Cover image for This craft of verse
Title:
This craft of verse
Author:
Borges, Jorge Luis, 1899-1986.
Publication Information:
Cambridge, Mass. : Harvard University Press, [2000]

©2000
Physical Description:
154 pages : illustrations ; 20 cm.
Language:
English
ISBN:
9780674002906
Format :
Book

Available:*

Library
Call Number
Material Type
Home Location
Status
Central Library PN1064 .B67 2000 Adult Non-Fiction Non-Fiction Area
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Summary

Summary

Through a twist of fate that the author of Labyrinths himself would have relished, these lost lectures given in English at Harvard in 1967-1968 by Jorge Luis Borges return to us now, a recovered tale of a life-long love affair with literature and the English language. Transcribed from tapes only recently discovered, This Craft of Verse captures the cadences, candour, wit and remarkable erudition of one of the most extraordinary and enduring literary voices of the 20th century. In its wide-ranging commentary and exquisite insights, the book stands as a deeply personal yet far-reaching introduction to the pleasures of the word, and as a first-hand testimony of to the life of literature.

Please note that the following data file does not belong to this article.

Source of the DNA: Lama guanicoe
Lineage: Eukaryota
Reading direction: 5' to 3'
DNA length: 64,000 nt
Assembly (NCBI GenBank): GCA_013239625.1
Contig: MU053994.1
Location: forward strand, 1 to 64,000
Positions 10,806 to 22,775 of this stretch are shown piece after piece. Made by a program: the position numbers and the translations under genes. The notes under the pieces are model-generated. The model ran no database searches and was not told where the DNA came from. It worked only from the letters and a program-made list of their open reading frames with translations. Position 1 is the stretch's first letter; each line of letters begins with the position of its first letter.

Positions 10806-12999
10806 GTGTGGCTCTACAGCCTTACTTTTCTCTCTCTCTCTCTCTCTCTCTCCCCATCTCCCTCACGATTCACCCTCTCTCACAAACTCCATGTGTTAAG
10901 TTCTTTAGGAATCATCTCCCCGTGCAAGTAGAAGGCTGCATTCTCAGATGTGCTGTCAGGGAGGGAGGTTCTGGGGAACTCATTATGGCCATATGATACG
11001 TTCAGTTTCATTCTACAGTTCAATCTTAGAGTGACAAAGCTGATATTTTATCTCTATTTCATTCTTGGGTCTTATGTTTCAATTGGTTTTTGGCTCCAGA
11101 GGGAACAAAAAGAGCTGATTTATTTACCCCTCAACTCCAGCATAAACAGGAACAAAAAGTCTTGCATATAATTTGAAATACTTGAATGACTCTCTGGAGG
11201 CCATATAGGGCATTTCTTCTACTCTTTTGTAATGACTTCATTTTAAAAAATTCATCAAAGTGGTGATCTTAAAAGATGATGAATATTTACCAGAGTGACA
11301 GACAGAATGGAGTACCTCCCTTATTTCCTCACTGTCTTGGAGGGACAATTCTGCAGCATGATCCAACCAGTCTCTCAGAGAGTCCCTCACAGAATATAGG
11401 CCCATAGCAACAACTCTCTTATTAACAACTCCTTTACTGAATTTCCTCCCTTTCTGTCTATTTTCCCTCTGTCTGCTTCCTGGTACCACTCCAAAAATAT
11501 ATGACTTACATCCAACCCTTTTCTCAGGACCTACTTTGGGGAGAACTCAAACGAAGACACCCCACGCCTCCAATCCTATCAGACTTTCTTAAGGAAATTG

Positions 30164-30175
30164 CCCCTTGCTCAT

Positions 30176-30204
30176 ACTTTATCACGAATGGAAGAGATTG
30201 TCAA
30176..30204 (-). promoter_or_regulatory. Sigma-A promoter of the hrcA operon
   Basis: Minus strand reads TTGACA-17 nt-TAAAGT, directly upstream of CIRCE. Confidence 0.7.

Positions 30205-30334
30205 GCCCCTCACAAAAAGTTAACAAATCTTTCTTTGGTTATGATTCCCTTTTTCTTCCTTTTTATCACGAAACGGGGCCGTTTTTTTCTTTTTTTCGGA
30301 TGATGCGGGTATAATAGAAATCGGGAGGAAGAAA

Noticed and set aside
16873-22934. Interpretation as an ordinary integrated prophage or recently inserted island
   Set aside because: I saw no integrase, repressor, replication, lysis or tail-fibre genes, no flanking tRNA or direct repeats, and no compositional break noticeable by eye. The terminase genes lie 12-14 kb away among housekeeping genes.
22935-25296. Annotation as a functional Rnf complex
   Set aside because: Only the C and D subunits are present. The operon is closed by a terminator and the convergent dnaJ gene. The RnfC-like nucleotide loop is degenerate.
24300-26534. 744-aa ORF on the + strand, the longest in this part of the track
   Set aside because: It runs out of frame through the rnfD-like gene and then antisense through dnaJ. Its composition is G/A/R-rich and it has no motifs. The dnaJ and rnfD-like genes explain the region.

Author Notes

Born in Buenos Aires, Argentina, in 1899, Jorge Borges was educated by an English governess and later studied in Europe. He returned to Buenos Aires in 1921, where he helped to found several avant-garde literary periodicals. In 1955, after the fall of Juan Peron, whom he vigorously opposed, he was appointed director of the Argentine National Library. With Samuel Beckett he was awarded the $10,000 International Publishers Prize in 1961, which helped to establish him as one of the most prominent writers in the world. Borges regularly taught and lectured throughout the United States and Europe. His ideas have been a profound influence on writers throughout the Western world and on the most recent developments in literary and critical theory.